It begins with the exhausted Max, seen in snatches of running through streets and across waste ground, fetching up in his cheerless room in a dilapidated house next to a main road. The room, scrawled with layers of broken slogans, pasted flyers and cut-up thoughts, is an extension of himself. It is irredeemably stained and even appears to be rusting – with this colour echoed by a low winter sun catching and reddening Max’s blond hair. Throughout, traffic drones and buzzes by. The few of Max’s thoughts that do surface through this noise are pounded into submission by the sporadic sound of a trench rammer, working on a site somewhere in the distance. As Max looks at himself himself in the mirror, flash frames slash through his own self-pitying sighs and the film’s linearity, showing us glimpses of his fate.
He then embarks on an exhilarating, axe-wielding bout of cathartic destruction in his room, which he leaves with axe and tape player in hand to seek out ad-man Farson, or ‘Fars’ as he calls him, to sell him his death. ‘I am going to commit suicide’ he says to him. ‘My congratulations,’ replies the icy-eyed Farson, calling his bluff. ‘Why do you want to commit suicide?’ he asks Max. ‘I’ve got a headache,’ he replies.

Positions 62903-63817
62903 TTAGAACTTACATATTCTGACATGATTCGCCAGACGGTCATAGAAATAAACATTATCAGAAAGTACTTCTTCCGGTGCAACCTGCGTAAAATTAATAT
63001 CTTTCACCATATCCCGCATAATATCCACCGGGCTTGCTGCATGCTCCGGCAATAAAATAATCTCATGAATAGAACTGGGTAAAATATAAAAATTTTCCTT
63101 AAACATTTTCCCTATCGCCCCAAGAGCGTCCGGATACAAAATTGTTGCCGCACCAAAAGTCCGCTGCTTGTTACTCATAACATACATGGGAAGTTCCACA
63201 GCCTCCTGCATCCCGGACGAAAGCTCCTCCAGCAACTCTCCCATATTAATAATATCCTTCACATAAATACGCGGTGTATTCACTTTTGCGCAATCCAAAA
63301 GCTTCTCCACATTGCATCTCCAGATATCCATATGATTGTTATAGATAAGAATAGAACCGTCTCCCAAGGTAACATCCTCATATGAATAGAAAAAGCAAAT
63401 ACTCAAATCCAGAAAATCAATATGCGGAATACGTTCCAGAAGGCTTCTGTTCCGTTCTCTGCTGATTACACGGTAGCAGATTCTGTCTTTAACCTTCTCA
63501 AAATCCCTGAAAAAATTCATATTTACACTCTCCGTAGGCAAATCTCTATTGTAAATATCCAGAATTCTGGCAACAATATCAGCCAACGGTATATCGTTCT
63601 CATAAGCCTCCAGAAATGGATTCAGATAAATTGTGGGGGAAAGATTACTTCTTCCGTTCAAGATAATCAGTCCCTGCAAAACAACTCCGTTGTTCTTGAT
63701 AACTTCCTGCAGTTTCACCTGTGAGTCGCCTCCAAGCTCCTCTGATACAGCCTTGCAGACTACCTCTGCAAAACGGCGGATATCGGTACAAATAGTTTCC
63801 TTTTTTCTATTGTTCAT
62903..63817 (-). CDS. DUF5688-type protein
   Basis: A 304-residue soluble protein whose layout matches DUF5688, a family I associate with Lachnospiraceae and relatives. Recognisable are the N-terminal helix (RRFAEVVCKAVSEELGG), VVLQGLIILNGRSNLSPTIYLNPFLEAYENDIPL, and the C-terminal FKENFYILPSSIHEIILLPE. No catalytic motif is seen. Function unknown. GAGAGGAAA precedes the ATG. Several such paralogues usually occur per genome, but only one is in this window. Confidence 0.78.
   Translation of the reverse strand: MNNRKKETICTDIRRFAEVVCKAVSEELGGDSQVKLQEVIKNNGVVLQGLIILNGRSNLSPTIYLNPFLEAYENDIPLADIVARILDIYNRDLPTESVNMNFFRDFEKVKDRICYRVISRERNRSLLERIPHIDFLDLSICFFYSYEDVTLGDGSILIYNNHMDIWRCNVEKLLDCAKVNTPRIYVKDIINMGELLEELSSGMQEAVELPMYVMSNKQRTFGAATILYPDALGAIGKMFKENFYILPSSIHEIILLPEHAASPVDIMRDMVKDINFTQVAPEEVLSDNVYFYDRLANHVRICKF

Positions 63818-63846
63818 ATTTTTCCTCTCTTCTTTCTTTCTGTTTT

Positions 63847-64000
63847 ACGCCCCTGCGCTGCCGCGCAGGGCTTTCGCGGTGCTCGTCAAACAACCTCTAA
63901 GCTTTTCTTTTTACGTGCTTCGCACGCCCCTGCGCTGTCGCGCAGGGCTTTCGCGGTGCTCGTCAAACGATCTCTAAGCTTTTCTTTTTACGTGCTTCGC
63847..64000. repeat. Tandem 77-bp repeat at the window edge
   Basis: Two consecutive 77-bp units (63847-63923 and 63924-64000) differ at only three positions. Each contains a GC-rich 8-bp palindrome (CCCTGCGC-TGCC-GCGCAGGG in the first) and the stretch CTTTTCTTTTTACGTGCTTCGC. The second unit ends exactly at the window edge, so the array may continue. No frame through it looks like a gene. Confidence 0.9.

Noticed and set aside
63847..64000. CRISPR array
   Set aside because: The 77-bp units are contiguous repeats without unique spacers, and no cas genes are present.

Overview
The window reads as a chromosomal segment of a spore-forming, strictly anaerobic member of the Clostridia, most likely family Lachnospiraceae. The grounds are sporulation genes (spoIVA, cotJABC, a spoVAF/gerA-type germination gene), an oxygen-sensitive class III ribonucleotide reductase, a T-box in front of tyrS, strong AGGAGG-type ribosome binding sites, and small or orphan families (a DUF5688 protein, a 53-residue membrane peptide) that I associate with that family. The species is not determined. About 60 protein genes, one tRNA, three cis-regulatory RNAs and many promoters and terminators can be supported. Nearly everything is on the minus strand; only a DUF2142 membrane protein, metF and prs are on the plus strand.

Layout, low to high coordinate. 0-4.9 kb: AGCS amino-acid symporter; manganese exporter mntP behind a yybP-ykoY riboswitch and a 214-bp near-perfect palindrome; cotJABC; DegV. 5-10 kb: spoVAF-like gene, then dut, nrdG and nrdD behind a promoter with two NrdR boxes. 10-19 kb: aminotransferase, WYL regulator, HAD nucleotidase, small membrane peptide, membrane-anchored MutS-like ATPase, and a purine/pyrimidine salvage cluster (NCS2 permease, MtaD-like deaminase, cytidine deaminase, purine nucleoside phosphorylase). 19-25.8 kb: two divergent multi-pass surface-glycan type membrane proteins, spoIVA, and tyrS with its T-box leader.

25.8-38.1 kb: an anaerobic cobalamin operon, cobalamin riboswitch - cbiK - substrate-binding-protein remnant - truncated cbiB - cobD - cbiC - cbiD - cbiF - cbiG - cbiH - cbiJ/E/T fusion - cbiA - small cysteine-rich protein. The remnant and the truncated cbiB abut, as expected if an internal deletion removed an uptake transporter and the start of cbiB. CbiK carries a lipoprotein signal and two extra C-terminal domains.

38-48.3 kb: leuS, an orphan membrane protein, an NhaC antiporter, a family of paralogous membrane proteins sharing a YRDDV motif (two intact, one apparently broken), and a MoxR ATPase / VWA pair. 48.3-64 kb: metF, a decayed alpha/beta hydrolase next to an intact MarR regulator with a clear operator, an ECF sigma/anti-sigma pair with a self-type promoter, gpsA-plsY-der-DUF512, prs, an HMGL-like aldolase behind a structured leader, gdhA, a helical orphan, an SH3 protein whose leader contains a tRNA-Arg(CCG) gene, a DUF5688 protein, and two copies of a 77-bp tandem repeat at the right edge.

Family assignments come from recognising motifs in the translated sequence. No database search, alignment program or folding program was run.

Soon, Farson and his hatchet-man Pointer are outlining their plans for Max’s jump from a building. They need to give him a ‘good selling image for the general public’. ‘What do you think I am, a box of detergent or something?’ says Max; ‘As far as we’re concerned, you are,’ replies Farson, who adds that they feel, on consideration, that the best time for a jump is on a Monday at a quarter to two ... to help people get over their ‘black Monday’ feeling. ‘They’re dying for something to happen,’ says Pointer, without irony.